One of the most consequential nuclear developments in the UK at the current time is US plans to station a new generation of nuclear bombs at the Lakenheath airbase in Suffolk. The US removed nuclear bombs from the base in the late 2000s after sustained protests and campaigning by CND and the peace movement. US bombs look set to return and there has been no public discussion, consultation or debate on this prospect. This lack of transparency is reflected in the party manifestos, with only the Green Party making a nod in this direction with their pledge to remove “all foreign nuclear weapons from UK soil.” Why is this not a major issue?

A possible answer to the questions posed here is that at the best of times, the UK’s political class does not engage in open and honest debate on nuclear and related issues. For instance, the true cost of maintaining and renewing nuclear weapons systems is an open secret. It runs to many billions of pounds over the lifetime of such projects. In 2023 alone, the UK government spent £12,000 a minute, a total of £6.37 billion (a 17.1% increase from the previous year). For a politician to openly admit the true scale of spending on nuclear weapons when they claim there is ‘not enough money’ to abolish the child benefit cap, would be problematic to say the least.

If such embarrassing facts about spending were not problematic enough, the maintenance and replacement of UK nuclear weapons systems has been plagued by delays and faults. Similarly the ‘Atomic Weapons Establishment’ – responsible for the design and maintenance of nuclear warheads – has been beset by issues including a 2018 warning to “improve safety or shut down”. It is hardly surprising that a country that is seemingly incapable of building a new train line should encounter such problems, but it is terrifying.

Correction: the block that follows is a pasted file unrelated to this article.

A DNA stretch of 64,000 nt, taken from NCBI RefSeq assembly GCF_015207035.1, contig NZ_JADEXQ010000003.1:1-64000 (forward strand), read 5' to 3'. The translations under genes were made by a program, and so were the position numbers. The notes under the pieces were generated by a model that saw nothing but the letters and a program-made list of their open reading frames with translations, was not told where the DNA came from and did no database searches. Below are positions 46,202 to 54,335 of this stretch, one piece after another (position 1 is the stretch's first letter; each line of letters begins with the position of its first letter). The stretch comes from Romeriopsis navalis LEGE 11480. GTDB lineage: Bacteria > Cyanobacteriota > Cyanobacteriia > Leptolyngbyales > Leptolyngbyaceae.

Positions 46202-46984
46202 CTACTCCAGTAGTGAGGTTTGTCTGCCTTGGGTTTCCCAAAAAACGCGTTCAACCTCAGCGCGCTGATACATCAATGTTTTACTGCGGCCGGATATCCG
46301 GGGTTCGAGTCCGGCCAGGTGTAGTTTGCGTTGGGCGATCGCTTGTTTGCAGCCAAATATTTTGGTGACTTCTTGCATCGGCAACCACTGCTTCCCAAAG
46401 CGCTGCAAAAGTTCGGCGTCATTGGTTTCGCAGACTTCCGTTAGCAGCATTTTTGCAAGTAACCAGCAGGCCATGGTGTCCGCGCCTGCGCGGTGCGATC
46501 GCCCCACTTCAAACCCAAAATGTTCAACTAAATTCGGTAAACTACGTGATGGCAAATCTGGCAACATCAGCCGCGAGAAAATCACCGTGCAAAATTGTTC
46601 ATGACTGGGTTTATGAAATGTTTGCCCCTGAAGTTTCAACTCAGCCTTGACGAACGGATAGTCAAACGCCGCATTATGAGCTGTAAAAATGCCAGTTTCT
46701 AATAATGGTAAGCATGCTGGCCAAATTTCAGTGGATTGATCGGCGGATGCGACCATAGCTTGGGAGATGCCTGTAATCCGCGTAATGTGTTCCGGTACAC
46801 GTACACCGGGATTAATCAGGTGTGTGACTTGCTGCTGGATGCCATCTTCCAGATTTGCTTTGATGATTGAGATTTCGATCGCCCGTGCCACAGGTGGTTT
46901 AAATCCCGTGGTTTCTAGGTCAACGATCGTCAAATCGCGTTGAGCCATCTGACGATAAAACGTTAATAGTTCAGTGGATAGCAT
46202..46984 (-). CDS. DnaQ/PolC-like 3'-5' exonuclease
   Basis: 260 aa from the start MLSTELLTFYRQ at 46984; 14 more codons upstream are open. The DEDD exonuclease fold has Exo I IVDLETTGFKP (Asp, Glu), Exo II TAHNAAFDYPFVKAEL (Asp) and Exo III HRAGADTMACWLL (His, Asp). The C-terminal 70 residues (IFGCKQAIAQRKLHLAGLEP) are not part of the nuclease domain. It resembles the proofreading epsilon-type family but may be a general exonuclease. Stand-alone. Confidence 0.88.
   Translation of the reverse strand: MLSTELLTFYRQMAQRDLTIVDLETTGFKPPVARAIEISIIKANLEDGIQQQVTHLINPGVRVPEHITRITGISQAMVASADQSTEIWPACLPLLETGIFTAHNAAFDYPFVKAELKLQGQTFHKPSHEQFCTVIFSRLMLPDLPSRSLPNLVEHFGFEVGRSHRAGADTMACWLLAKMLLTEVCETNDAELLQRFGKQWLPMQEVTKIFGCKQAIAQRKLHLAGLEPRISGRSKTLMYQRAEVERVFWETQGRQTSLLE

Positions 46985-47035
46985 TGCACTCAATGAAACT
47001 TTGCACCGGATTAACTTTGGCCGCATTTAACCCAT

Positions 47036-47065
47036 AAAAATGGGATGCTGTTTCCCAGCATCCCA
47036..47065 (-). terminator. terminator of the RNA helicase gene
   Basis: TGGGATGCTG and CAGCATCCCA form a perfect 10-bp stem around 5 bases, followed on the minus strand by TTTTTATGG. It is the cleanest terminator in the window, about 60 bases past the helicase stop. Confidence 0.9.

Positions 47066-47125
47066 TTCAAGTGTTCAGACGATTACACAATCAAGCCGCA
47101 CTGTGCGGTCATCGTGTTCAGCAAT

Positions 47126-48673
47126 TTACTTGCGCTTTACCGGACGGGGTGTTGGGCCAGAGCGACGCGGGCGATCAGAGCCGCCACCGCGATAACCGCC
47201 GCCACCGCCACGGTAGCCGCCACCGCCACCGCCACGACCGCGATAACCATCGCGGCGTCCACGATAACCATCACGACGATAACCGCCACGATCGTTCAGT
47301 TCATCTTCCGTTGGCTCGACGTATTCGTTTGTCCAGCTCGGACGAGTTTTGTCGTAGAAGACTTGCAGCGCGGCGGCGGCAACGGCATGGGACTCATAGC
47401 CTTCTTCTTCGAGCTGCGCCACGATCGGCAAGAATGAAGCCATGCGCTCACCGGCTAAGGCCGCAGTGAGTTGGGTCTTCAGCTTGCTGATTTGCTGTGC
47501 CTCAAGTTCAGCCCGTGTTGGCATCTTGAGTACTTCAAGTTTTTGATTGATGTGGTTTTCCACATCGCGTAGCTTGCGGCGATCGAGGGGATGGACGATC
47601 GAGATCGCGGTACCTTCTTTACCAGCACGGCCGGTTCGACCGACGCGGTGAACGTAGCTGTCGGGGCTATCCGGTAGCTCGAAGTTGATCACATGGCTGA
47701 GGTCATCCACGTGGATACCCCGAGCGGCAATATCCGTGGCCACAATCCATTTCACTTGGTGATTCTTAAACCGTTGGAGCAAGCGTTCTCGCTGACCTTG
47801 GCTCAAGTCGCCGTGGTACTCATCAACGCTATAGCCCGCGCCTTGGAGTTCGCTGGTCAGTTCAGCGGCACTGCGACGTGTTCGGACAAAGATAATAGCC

Also terrifying are the answers to journalists’ “press the button” question because the question that is actually being asked is this: “would you be prepared to unleash a genocidal nuclear war that at best will murder millions of innocents and at worst exterminate all life on planet earth?” “Yes … yes I would” respond our ‘leaders’ without hesitation. But the journalists do not ask directly about mass murder and genocide and the politicians do not openly admit a willingness to potentially end all life on Earth because to do so would be to expose current conceptions of ‘security’ as a nightmare.